We initialize the data we want to interpolate:

```
x = 0:0.5:10;
y = sin(x/2);
```

This means the underlying function for the data in the interval [0,10] is sinusoidal. Now the coefficients of the approximating polynómials are being calculated:

```
p1 = polyfit(x,y,1);
p2 = polyfit(x,y,2);
p3 = polyfit(x,y,3);
p5 = polyfit(x,y,5);
p10 = polyfit(x,y,10);
```

Hereby is `x`

the x-value and `y`

the y-value of our data points and the third number is the order/degree of the polynomial. We now set the grid we want to compute our interpolating function on:

```
zx = 0:0.1:10;
```

and calculate the y-values:

```
zy1 = polyval(p1,zx);
zy2 = polyval(p2,zx);
zy3 = polyval(p3,zx);
zy5 = polyval(p5,zx);
zy10 = polyval(p10,zx);
```

One can see that the approximation error for the sample gets smaller when the degree of the polynomial increases.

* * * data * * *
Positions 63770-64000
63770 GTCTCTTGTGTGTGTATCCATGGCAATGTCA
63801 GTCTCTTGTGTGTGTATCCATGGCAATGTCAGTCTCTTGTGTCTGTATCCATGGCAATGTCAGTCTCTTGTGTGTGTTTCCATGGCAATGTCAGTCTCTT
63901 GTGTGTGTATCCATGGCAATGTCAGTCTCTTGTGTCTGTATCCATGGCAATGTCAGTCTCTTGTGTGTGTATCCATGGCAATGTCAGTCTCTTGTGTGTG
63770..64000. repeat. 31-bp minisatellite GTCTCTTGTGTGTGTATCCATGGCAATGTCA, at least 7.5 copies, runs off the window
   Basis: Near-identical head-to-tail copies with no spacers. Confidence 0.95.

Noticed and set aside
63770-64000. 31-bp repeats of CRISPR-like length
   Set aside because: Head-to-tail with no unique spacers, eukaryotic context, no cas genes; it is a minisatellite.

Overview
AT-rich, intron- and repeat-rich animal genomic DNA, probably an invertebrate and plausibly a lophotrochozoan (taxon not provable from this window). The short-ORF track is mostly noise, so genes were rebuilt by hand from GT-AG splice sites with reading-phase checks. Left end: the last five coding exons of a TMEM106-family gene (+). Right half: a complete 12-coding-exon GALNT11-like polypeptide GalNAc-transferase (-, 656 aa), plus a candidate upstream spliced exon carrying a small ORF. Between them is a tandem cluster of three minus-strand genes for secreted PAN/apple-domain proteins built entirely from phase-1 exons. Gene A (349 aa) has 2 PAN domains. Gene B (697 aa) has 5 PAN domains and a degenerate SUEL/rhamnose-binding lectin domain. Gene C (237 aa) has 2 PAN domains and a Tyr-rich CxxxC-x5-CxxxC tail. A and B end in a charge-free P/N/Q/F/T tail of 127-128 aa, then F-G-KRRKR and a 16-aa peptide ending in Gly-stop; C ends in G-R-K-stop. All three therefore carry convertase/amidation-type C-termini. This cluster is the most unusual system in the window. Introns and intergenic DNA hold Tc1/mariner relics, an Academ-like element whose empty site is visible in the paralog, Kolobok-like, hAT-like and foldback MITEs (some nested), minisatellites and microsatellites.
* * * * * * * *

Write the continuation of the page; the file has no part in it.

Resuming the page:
While the approximation of the straight line in this example has larger errors the order 3 polynomial approximates the sinus function in this intervall relatively good.

The interpolation with order 5 and order 10 polynomials has almost no apprroximation error.

However if we consider the out of sample performance one sees that too high orders tend to overfit and therefore perform badly out of sample. We set

```
zx = -10:0.1:40;
p10 = polyfit(X,Y,10);
p20 = polyfit(X,Y,20);
```

and

```
zy10 = polyval(p10,zx);
zy20 = polyval(p20,zx);
```

If we take a look at the plot we see that the out of sample performance is best for the order 1

and keeps getting worse with increasing degree.